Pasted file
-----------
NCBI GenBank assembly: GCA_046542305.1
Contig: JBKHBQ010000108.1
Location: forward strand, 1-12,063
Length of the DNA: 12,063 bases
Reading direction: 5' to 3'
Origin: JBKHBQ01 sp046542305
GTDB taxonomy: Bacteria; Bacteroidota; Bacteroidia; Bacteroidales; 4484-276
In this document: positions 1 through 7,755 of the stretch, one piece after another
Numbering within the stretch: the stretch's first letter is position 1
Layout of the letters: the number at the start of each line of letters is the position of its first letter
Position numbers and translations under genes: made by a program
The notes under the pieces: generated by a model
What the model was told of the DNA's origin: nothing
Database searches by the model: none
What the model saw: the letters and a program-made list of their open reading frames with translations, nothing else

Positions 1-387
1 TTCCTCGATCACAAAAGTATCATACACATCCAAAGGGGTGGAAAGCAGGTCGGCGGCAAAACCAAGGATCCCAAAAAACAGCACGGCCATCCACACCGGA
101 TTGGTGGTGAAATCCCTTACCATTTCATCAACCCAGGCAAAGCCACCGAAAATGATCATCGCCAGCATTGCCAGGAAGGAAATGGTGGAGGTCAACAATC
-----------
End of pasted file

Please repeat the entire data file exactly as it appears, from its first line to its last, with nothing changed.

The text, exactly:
NCBI GenBank assembly: GCA_046542305.1
Contig: JBKHBQ010000108.1
Location: forward strand, 1-12,063
Length of the DNA: 12,063 bases
Reading direction: 5' to 3'
Origin: JBKHBQ01 sp046542305
GTDB taxonomy: Bacteria; Bacteroidota; Bacteroidia; Bacteroidales; 4484-276
In this document: positions 1 through 7,755 of the stretch, one piece after another
Numbering within the stretch: the stretch's first letter is position 1
Layout of the letters: the number at the start of each line of letters is the position of its first letter
Position numbers and translations under genes: made by a program
The notes under the pieces: generated by a model
What the model was told of the DNA's origin: nothing
Database searches by the model: none
What the model saw: the letters and a program-made list of their open reading frames with translations, nothing else

Positions 1-387
1 TTCCTCGATCACAAAAGTATCATACACATCCAAAGGGGTGGAAAGCAGGTCGGCGGCAAAACCAAGGATCCCAAAAAACAGCACGGCCATCCACACCGGA
101 TTGGTGGTGAAATCCCTTACCATTTCATCAACCCAGGCAAAGCCACCGAAAATGATCATCGCCAGCATTGCCAGGAAGGAAATGGTGGAGGTCAACAATC